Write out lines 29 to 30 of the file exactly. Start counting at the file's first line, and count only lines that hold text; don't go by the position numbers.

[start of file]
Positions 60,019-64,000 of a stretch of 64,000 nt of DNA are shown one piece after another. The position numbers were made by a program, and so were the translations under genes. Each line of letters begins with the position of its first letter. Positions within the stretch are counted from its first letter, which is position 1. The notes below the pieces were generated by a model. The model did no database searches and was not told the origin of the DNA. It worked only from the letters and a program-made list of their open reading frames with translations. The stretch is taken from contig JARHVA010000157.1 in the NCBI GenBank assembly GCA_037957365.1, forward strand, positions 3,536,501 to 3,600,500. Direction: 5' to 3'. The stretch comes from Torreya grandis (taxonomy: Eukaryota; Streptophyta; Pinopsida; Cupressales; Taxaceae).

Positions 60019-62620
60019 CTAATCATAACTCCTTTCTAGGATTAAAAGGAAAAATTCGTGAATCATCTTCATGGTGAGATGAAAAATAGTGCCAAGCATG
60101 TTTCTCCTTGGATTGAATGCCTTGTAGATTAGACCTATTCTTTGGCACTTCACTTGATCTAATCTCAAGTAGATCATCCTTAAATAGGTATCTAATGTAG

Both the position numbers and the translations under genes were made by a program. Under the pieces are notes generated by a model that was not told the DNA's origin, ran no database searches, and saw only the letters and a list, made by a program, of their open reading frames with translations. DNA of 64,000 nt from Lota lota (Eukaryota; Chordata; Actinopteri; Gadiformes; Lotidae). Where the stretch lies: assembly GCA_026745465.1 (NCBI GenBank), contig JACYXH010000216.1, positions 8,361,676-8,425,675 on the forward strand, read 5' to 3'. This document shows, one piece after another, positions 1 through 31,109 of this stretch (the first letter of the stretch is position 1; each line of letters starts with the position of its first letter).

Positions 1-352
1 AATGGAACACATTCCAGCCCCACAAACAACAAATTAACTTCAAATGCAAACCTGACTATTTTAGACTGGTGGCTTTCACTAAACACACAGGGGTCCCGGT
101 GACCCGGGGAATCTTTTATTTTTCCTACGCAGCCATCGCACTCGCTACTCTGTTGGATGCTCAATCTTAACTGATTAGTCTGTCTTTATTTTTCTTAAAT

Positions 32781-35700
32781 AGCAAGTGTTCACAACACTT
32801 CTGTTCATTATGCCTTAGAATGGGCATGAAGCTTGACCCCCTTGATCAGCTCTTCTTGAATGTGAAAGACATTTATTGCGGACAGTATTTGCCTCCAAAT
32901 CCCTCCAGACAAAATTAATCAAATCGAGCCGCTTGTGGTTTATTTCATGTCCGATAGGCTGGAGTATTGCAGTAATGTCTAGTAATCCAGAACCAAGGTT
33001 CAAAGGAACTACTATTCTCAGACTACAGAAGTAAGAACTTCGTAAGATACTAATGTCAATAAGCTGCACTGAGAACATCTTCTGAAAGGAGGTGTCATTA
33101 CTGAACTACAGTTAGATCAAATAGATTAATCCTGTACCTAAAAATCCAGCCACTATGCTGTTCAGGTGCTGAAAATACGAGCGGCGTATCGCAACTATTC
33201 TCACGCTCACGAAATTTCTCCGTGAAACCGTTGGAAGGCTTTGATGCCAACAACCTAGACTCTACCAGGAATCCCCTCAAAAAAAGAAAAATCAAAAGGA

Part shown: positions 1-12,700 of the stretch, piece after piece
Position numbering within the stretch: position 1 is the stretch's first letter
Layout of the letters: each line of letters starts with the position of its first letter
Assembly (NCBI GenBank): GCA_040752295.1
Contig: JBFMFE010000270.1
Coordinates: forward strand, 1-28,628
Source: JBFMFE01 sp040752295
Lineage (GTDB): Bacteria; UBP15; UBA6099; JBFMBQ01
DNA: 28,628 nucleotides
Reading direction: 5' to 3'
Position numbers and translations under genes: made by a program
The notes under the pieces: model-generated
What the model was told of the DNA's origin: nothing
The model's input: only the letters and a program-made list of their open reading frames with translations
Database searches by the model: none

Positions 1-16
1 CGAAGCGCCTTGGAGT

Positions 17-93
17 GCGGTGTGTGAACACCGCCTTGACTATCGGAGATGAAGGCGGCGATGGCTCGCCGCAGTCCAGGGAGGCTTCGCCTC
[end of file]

The model's input: only the letters and a program-made list of their open reading frames with translations
Database searches by the model: none